Josh Constine Has The Most Controversial Hair In Tech Journalism
The notorious TechCrunch writer talks about his signature "Omnibang."
Maybe the least interesting thing Josh Constine, 29, tells me is that he used to live in the "Enchanted Broccoli Forest." (I later google it and discover it's an artists co-op at Stanford.)
In person, Constine, a prolific writer for TechCrunch, speaks in long, whimsical sentences. In writing, he's known in industry circles for his personal and professional ebullience — which often makes him a keen target for controversy.
But today, we're only talking about hair.
Constine's infamous signature 'do, a single brown curl that drapes across the right side of his forehead, has a name: the "Omnibang." It's been featured on Product Hunt, immortalized on DeviantArt, and photoshopped onto everything from meerkats to angel investors.
BuzzFeed sat down with Constine in his residence, an "artists warehouse" in the Mission that he shares with four roommates, to get the backstory on the bang. (He first points out a huge teddy bear on his coffee table, which he used as a prop in a "dramatic table flipping contest" he entered earlier in the week. He didn't win.)
So I've heard that you actually have a philosophy of your hair, and that it ties into your general philosophy of life.
Josh Constine: My philosophy is that the more we see in life, the happier we get. The core virtue to start with is curiosity, and curiosity leads you to exploration. Through exploration, you see new things and you gain perspective. When you have perspective, you gain a shared perspective with other people who you might not have understood before. And from that shared perspective, you discover a sense of compassion for them.
From that comes this urge to do service, this duty to help other people and try to improve the situation for them in their lives. And from that service comes real fulfillment, because when you give, that's when you feel the best. And from that fulfillment comes a sense of gratitude for the universe that you're even able to be in the position that you're helping others. From that feeling of gratitude to the universe comes joy and true happiness.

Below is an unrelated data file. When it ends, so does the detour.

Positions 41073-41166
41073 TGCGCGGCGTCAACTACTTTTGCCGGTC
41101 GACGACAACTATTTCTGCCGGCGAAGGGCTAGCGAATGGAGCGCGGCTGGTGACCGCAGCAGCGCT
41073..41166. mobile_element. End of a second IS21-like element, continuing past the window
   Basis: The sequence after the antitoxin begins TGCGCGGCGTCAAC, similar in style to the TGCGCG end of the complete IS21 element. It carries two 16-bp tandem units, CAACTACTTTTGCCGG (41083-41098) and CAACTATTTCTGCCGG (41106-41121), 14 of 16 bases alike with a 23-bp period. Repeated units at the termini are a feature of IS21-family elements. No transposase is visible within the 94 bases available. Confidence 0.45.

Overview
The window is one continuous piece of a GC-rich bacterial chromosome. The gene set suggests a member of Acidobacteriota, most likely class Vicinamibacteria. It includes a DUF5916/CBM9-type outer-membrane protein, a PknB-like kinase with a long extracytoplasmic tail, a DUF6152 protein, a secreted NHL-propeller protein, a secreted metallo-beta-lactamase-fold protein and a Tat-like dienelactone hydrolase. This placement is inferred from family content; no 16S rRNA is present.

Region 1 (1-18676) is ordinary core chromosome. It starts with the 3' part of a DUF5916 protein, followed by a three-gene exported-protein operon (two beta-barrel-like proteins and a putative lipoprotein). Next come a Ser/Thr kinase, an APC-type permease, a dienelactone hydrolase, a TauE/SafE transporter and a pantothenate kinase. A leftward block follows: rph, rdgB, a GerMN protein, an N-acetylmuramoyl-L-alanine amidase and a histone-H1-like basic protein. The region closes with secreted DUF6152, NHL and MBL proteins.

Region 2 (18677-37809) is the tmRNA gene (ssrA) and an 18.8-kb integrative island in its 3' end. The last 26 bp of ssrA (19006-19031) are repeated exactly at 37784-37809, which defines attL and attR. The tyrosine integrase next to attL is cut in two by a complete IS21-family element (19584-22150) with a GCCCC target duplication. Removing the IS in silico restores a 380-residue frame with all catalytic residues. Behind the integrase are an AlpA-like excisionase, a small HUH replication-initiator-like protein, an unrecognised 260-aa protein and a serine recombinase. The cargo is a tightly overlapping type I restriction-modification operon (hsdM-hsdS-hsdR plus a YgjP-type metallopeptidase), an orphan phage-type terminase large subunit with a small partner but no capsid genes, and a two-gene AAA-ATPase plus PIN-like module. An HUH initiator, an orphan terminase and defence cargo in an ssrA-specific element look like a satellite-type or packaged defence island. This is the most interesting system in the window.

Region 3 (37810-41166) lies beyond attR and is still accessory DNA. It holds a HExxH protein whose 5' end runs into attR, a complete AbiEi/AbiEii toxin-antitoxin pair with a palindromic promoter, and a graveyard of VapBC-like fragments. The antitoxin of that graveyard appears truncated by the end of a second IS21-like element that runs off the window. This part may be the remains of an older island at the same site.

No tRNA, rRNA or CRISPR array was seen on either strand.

The core philosophy emerged just over the past six months, which is where curiosity, exploration, perspective, shared perspective, compassion, service, fulfillment, gratitude, happiness combine.
I think you need to make a catchy acronym for that. So tell me how this all ties in to your philosophy of your appearance.
JC: My hair, which I call the Omnibang, allows me to express my inner eccentricity on the outside. In our day-to-day lives both online and offline, we breeze by more people than we could ever have real relationships with. I think we need a way to sort through those people to help us find who's relevant, who has aligned philosophies with us. For me, those are inventors and artists, people trying to do something new, which helps lead into that philosophy of exploration.
So would you consider yourself an artist and/or an inventor?
JC: More of, like, a journalist. My goal is to illuminate artists and inventors and right the wrongs that are preventing joy. But I think that inventors and artists are the ones that I align with most.
If I looked like everyone else, those people would never have a reason to just come and strike up a conversation with me. If I went and tried to talk to them, they might be a bit hesitant because I looked like an outsider and I wouldn't understand them. If I looked normal, they might not talk to me.
Do you really think that's true?
JC: I think they would be more hesitant to dive into a deep conversation with me. My goal is get past small talk. I don't want to hear about, like, what you did this weekend and are you doing any traveling soon?
So you're saying the Omnibang is a catalyst for those kinds of deeper conversations.
JC: Yes. So when I approach [people], right off the bat they see the hair and they're like, "This guy is more than he seems. He's not just another random person." And they become much more willing to talk to me. If they see me across the room, they might even come over and start a conversation with me.
And they do?
JC: This works. I went to the Sundance Film Festival, and I met fashion designers and virtual reality cinematographers who felt like there was some immediate kinship because I was ~visibly~ weird.
And then there's also a professional use to it all in that I'm a tech journalist. I'm tweeting a lot, my face is on articles, and I'm in demo videos and things, but that's all online, and I want to connect with those people offline. If I come across them, I have no idea what they look like. I don't know who my readers are. But if they've seen me online, the hair makes it really easy for them to identify me in person.